5 things chemically similar to a cannabis high
We bring you 5 things that act more or less like a cannabis high. 4 of them relate to humans and the last to wild tigers and domestic ones as well.
Cannabis contains many cannabinoids that interact with your body’s natural endocannabinoid system. Some of them, like THC, induce euphoric effects in your brain and body. But cannabis isn’t the only thing that causes the high we know so well. In fact, everything from exercise to guilty pleasure foods can provide chemically similar sensations to cannabis high.
Runner’s high does exist and, until recently, was generally associated with the release of endorphins, hormones that essentially function as pleasant painkillers. But scientists at the Central Institute for Mental Health at the University of Heidelberg Medical School in Germany have established a link between runner’s euphoria and the endocannabinoid system. The researchers ran laboratory mice on a wheel and noticed elevated levels of endorphins and endocannabinoids after their run. The mice showed less anxiety and better pain tolerance. Blocking the endorphin receptors did not change their behaviour, and the mice still felt the runner’s euphoria. However, when the scientists blocked the mice’s endocannabinoid system, the mouses were just as anxious after their run as before, and they were also more sensitive to pain. Moreover, the runner’s feeling of euphoria only appeared after a certain number of kilometres. Mice that ran more than 5 km per day showed less anxious behaviour (I’m not sure what this means in human kilometres, but having run a number of marathons and half-marathons, I can tell you that the feeling of euphoria clearly appears in long-distance races). Theoretical physicist and cosmologist Marcelo Gleiser believes that this study makes evolutionary sense:
“We evolved to chase fast-moving animals and to escape equally fast predators. Such long runs are tiring and painful. If we get a reward for working hard, our chances of running longer and faster are increased. And with it, our chances of survival. As Christopher McDougall pointed out in Born to Run, his inspirational book about long-distance running, running is built into our DNA, into the way our bodies have evolved to have an Achilles tendon and sweat glands and a series of other adaptations that make us all potential marathoners.”
That’s right, your body has in fact evolved to become an efficient running machine. And not only does running mimic the cannabis high you get, it’s also healthy for you.
Apparently, when love is in the air, you can feel pretty damn good. Scientists recently discovered that higher levels of oxytocin can release anandamide, an endocannabinoid that plays a role in the neural generation of motivation and pleasure, among other behaviours. Oxytocin is a hormone that plays a crucial role in social bonding, sexual attraction and reproduction, childbirth and mother-baby bonding. These feelings of love increase your oxytocin levels, which in turn increase the effects of anandamide in your body. Anandamide is similar to THC internally, in that THC can bind to cannabinoid receptors on neurons in the brain and activate them in a similar way to anandamide. So getting a hug from the pretty girl you like will produce chemical effects similar to cannabis high from Megaton.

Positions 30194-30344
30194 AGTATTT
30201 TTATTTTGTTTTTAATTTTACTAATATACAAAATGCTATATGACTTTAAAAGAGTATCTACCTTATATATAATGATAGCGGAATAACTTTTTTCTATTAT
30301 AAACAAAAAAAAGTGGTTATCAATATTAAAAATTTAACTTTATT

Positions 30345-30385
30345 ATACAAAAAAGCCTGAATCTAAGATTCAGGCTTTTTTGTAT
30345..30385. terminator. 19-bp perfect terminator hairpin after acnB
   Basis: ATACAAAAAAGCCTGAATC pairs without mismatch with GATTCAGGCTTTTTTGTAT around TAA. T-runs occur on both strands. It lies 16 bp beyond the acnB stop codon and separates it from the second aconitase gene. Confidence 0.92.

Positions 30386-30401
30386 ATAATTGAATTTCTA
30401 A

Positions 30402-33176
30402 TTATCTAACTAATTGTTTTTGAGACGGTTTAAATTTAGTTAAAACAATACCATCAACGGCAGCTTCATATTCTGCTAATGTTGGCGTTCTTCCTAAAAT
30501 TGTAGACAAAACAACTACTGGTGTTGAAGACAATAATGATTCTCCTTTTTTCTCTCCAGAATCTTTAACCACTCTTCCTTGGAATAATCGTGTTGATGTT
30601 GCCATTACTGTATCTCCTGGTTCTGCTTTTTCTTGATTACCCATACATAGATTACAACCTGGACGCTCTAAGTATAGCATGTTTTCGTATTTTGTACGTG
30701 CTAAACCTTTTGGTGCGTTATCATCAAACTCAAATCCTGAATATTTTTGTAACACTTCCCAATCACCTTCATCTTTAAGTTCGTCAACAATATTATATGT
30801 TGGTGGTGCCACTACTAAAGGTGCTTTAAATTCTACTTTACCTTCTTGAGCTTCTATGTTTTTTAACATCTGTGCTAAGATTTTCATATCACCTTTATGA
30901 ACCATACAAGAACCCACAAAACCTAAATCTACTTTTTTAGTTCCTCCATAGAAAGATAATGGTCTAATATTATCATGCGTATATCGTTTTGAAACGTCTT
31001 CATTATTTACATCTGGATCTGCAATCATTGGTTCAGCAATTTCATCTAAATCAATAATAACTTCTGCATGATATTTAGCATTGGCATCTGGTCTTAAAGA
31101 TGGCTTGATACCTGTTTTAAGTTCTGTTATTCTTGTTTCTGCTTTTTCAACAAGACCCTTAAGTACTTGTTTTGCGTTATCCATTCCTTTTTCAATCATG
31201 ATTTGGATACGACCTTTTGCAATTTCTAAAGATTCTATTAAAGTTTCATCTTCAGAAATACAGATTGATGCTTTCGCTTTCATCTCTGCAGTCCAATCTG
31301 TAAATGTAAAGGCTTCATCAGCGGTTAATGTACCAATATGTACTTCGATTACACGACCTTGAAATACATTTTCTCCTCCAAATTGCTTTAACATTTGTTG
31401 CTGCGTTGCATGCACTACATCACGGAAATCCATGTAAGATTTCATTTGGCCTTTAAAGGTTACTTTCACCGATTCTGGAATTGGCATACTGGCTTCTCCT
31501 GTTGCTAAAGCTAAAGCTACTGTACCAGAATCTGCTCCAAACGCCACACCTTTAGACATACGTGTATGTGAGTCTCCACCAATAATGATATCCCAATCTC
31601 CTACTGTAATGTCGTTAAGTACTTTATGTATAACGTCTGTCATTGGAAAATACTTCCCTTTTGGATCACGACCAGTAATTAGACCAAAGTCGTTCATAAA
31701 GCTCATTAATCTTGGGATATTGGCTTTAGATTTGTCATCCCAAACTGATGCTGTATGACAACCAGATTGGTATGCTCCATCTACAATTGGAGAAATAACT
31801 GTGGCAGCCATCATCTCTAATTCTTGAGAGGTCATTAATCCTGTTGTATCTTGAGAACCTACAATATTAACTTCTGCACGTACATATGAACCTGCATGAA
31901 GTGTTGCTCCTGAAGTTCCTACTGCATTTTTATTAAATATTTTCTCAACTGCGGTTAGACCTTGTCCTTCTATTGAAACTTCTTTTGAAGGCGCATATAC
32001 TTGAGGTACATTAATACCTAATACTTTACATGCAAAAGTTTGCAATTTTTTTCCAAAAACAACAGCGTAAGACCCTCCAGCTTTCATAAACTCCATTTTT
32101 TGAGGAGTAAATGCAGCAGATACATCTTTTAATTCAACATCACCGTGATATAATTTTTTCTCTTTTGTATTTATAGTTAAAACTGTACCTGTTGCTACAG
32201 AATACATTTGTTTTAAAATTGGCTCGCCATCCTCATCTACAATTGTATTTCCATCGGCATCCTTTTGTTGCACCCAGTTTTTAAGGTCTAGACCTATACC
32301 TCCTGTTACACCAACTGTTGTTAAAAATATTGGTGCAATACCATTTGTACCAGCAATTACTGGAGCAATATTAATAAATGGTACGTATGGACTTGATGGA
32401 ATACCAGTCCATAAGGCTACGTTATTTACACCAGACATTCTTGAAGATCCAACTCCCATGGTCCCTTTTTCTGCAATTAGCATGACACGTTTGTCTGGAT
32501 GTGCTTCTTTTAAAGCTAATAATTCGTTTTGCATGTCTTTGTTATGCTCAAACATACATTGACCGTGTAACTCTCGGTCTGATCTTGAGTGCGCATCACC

In 1996, researchers discovered that chocolate contains anandamide, as well as two substances that can mimic the effects of anandamide, N-oleoylethanolamine and N-linoleoylethanolamine. That’s right, chocolate, that delicious treat that has been making people eat their feelings since 1900 BC. According to researcher Daniele Piomelli of the San Diego Neuroscience Institute, the old wives’ tale that chocolate is an aphrodisiac may be due to the blissful effects it provides thanks to anandamide. But we’re talking about something much, much milder than cannabis high.
If you’re more of a cheese fan than a chocolate addict, I’ve got some good news for you. Researchers at the University of Michigan have discovered that cheese contains a chemical that is also found in drugs. In fact, many processed foods are associated with addictive eating behaviour, but cheese in particular contains casein, a protein commonly found in mammalian milk. Casein provides your body with amino acids, carbohydrates, calcium and phosphorus, and it can also trigger opioid receptors in your brain and give you feelings similar to cannabis high. Although the casein in milk only provides a tiny dose of effects, to make one pound of cheese, you need about 10 pounds of milk. Casein separates from the liquids and coagulates the solid fats in milk, which is why it is more concentrated in cheese and can be addictive.
Catnip, or Nepeta cataria of the genus Nepeta, is a species of plant commonly used in cooking and for making herbal teas. Oh, and about 66% of cats are crazy about it. However, it produces no effects like cannabis high in humans.
An essential oil called nepetalactone, found in the stems and leaves of the Nepeta plant, can have powerful effects on cats (and not just domestic cats, but other species such as tigers, panthers and leopards). It is thought that sniffing the plant stimulates receptors in the cat’s brain that respond to happy or pleasant pheromones, while eating it may produce milder effects.
Fun fact is that catnip is related to the cannabis plant; in fact, author Michael Pollan wonders if both cannabis and Nepeta cataria use their respective chemicals to confuse their pests as part of an evolutionary strategy. Killing pests can be counterproductive, as they are building up resistance very quickly. This happens with many types of toxic plants, as it does with pesticides. But if the plant is simply diverting the pests or disabling their memory, it can defend itself against their excess but this is a pure speculation.
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Published by Sakul04/03/2023